Doctor's notes: American Ebola survivor back in Africa, dealing with loss

Dr. Rick Sacra cares for a patient at his clinic in Liberia.

Story highlights

  • Dr. Rick Sacra survived Ebola and is back in Africa, caring for patients
  • He describes the triumphs and heartbreaks of his first days back
  • Effects of Ebola epidemic will be felt for many months to come, he writes

Dr. Rick Sacra is an American Ebola survivor and doctor who works with SIM, a Christian missionary nonprofit that has been bringing medical help to the people of Africa. He agreed to keep a journal and share it exclusively with CNN to provide a glimpse into life in the heart of what has been the Ebola zone in Liberia.

(CNN)January 26, 2015

I've been here 10 days now, and spent last weekend on call at ELWA Hospital, the 55-bed facility that SIM runs just outside Monrovia, Liberia's capital city.
The news here is good -- the Ebola epidemic really seems to be coming to an end. But in the health care setting in particular, its effects will be felt for many months to come.
Many outward changes have been made at ELWA due to the Ebola crisis.
All patients, staff and visitors now enter the hospital compound through a single gate where people must wash their hands with bleach and have their temperatures checked before entry.
Even with the Ebola epidemic slowing in Liberia, everyone takes extra precautions and cleans with bleach.
Bleach is everywhere throughout the hospital.
Staff members with sprayers wash down the floors multiple times per day. They are on hand after surgeries or other exposures to blood or body fluids to decontaminate staff before they take off their gowns and gloves.
Temporary buildings have been erected to house our outpatient clinic, because our old clinic became part of the Ebola Treatment Unit, ELWA-2. But for the most part, ELWA Hospital is up and running, and most beds are full.
At the ELWA Hospital in Liberia, the staff uses bleach to disinfect everything.
For me personally, the first week was about confronting the reality of death.
Many patients die in the hospital -- this should not be a surprise, right?
But emotionally it is a challenge to face mortality so frequently.
We counseled several patients about their metastatic cancer this week, presenting them with the hard information that the cancer had progressed beyond a stage where anything could be done from the medical point of view.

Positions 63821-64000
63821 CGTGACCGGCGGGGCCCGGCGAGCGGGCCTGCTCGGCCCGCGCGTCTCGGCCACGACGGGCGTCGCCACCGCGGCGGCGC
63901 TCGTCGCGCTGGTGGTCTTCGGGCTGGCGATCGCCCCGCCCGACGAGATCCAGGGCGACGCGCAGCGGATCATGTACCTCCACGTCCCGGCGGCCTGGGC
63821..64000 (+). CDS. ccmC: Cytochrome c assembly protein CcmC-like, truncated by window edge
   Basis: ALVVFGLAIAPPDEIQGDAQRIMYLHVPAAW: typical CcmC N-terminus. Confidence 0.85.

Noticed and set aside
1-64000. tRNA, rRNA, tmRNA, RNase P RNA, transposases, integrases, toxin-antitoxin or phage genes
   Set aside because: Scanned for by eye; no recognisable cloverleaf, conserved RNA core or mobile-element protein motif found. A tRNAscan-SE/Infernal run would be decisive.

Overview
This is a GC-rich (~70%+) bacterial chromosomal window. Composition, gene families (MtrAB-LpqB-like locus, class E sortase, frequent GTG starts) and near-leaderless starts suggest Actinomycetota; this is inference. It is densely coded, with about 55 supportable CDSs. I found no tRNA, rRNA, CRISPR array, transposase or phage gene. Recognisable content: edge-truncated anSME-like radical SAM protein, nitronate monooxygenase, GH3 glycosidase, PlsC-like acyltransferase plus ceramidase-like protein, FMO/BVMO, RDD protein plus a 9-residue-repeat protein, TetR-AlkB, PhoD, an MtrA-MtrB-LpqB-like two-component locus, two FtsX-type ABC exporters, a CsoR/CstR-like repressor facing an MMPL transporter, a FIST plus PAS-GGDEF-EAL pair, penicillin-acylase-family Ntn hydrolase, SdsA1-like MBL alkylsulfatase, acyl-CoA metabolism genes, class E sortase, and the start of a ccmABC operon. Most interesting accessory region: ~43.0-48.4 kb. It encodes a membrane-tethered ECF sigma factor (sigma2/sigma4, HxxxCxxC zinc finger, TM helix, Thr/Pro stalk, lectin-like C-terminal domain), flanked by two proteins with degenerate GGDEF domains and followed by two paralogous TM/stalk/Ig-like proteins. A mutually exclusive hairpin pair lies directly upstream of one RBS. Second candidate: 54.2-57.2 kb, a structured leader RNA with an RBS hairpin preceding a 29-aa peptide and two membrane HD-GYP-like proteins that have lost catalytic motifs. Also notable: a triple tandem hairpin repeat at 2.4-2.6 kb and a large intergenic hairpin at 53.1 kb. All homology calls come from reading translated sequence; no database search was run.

We talk with these patients privately, off the busy ward; then, along with the hospital's chaplain, we pray for them if they wish.
The comfort and compassion we offer, along with an honest explanation in plain language, are important hallmarks of the work we do.
Friday, we had a 5-month-old infant arrive from Buchanan, about a three-hour drive down the coast, in very critical condition with pneumonia, sepsis and a distended abdomen. Very few hospitals have opened, so ELWA was the closest one the family could get to.
Sadly, she died about 30 minutes after arriving.
Although we doubted this child had Ebola, we wore protective gear as we tried to revive her and then performed an Ebola test to be sure, which turned out to be negative.
Thinking about the possibility of Ebola is going to be with us for a long time, maybe forever.
Later, we received a woman in her 40s who had been sick for about six months.
She had lost weight and was so weak she was unable to walk. Examination revealed a mass that seemed most consistent with ovarian cancer. She died during the night. We might not have been able to help her if she had come to a hospital sooner, because of the type of cancer she had, but if she had known her condition, her end of life journey might have been different.
We mourn with these families and others who are losing their loved ones not to Ebola virus, but certainly to the greater impact the epidemic has had on the health care system.
The bright spot for the weekend was doing two cesarean sections on Sunday with Rebecca, a Canadian doctor in her first year out of residency.
Dr. Rick Sacra and his staff help with healing and cope with loss as they try to get back to normal in Liberia.
The first was a patient with a transverse lie (the baby lying sideways in the womb); the second a woman who had a big baby and not enough space to deliver. Both of these babies came out alive and responded to some basic resuscitation, with crying and healthy color. That was a relief, and was unlike August, when delays in getting to the hospital caused most of our deliveries and C-sections to be stillbirths.
Finally, in the middle of the night I was called to go to the hospital to evaluate a woman who had delivered an hour and a half before. She had suddenly become dizzy and weak and then gone into shock.
By the time I got there, despite IV fluids and oxygen, we had lost her.
This was an unusual case -- one minute she was sitting up playing with her new baby and talking with the staff, and just a few minutes later she was gasping.
She most likely had an amniotic fluid embolism, in which amniotic fluid entered her bloodstream and got into her lungs, a rare and catastrophic event which, even in the developed world, has an 85% mortality rate as patients quickly go into shock.
All through Monday, my heart was heavy from the losses of the weekend.
I think my co-workers felt the same way. But as we sang hymns and prayed during morning devotions on Tuesday, we experienced a sense of unity and a release of our sadness.
During the song "I Surrender All," the person leading devotions encouraged us to take the challenges we faced and the feelings that overwhelmed us and surrender them to Jesus, who loves us and shares our grief as we do this work in His name.
It was just a relief to lay it all down at the feet of Jesus, restoring my spirit to be ready to care for the next patient who needs our compassion and concern.